As many of my readers know, history is no longer taught in our schools as the means of knowing the past in chronological order. It is taught under the rubric of “social studies,” a category invented by the Progressives as part of their dumbing-down of young Americans with a curriculum tailored to turn the youth into socialists. Which means that most Americans have no sense of cause and effect, because history is now taught as unconnected episodes describing unpleasant facts about America’s past: the white man’s destruction of Indian culture; the slave trade; the struggle of the labor movement; the robber barons of the Industrial Revolution; the exploitation of child labor by cruel capitalists; our cheating the Mexicans out of the Southwest.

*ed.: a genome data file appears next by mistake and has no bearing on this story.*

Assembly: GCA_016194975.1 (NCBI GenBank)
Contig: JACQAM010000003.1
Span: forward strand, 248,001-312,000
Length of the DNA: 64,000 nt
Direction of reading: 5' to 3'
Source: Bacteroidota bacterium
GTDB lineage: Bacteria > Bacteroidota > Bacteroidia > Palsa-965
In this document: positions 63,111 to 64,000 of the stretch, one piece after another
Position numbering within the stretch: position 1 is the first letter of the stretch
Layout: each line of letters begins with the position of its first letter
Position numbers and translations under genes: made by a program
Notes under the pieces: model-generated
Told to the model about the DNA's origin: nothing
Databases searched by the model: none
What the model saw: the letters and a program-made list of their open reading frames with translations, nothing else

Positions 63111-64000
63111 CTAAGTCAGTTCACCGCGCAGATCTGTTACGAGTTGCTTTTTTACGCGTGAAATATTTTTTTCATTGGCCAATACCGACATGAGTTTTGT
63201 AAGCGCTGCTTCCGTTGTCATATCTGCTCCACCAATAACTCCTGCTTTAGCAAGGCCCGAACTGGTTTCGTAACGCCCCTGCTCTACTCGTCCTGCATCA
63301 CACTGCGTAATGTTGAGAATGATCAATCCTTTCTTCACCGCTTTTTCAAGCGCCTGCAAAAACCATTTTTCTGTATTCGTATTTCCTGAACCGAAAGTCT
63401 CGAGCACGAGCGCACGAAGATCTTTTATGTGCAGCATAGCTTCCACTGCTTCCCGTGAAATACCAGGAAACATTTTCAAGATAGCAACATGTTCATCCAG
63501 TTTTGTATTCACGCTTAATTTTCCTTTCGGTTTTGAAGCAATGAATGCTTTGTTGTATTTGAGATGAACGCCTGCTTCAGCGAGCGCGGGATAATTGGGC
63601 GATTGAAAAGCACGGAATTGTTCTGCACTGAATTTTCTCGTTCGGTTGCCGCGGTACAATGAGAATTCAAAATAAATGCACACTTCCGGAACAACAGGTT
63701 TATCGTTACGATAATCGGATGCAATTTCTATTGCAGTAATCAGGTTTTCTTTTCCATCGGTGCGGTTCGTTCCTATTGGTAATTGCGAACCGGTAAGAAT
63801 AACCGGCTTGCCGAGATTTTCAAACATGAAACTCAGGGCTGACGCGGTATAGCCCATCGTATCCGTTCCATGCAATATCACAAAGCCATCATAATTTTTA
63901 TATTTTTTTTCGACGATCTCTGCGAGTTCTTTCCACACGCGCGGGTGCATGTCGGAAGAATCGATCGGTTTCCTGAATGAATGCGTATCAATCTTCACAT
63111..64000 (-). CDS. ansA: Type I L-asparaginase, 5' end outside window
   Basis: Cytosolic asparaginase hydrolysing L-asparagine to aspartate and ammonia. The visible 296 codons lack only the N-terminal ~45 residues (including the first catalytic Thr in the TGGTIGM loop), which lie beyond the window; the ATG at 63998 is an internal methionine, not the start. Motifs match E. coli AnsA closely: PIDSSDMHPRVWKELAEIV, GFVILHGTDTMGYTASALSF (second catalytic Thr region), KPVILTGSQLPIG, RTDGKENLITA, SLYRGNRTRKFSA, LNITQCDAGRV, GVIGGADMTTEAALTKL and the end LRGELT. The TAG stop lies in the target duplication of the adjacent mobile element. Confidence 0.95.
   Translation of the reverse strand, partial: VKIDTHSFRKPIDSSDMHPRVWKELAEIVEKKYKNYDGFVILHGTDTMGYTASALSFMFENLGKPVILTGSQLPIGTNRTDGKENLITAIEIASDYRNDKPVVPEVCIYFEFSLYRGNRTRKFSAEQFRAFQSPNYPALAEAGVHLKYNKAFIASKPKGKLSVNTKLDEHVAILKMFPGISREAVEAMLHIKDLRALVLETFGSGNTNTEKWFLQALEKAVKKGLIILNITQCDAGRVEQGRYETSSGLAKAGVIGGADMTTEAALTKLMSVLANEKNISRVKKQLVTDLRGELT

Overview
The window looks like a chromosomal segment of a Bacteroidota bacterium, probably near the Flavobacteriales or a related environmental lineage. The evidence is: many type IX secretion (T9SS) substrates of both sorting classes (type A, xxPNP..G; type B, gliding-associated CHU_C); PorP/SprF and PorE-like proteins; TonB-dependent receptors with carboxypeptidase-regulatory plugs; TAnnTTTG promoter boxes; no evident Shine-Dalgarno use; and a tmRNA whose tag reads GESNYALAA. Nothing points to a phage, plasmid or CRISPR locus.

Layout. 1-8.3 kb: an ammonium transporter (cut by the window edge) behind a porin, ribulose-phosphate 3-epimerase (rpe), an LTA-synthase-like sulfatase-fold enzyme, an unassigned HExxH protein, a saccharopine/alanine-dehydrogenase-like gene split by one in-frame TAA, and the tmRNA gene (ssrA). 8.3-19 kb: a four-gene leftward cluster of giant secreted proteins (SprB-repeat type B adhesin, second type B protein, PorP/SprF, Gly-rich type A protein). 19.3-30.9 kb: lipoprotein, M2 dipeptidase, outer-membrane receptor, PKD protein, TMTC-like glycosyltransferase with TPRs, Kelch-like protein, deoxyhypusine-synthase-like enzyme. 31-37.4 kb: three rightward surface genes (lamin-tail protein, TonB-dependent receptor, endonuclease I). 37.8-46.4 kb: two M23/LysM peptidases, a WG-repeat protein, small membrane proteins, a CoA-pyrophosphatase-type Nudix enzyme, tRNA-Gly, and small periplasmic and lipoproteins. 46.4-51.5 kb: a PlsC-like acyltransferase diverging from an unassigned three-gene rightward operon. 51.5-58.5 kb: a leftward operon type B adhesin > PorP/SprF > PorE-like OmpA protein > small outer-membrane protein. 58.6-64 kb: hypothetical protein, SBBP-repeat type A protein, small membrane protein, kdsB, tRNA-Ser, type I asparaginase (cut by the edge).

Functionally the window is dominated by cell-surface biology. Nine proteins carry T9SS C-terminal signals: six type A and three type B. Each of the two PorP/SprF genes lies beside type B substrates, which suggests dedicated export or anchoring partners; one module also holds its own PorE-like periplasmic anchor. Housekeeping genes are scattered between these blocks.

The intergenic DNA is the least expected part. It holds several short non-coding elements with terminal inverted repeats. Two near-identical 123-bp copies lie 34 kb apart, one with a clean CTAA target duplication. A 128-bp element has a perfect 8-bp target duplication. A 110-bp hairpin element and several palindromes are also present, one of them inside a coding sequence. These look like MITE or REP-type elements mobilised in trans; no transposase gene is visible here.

And that is why when you ask a young American to name America’s wars in chronological order they are not only stumped when it comes to dates, they don’t even know whom these wars were fought against. Jay Leno has performed a valuable service by interviewing average individuals on the streets of Los Angeles and asking them simple questions about American history. Some of these brightly dressed ignoramuses didn’t even know whom we fought against in the Revolutionary War.
And if you ask any of them about Europe’s wars against the Muslims, you might as well be talking about dancing on the moon. Europe is a place with a tower called Eiffel, a place where the Beatles came from, a place where the Pope lives, and a place where they eat croissants. I’m sure that if you asked the dummies in Los Angeles to tell you where the Pope lives, they’d have no idea. But back in 2006 (Jan. 26-Feb. 1), the French newspaper L’Express International thought it a good idea to remind Frenchmen of some of their own interesting cultural as well as culinary history: where their delectable “croissants” came from.
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Sam Blumenfeld (photo)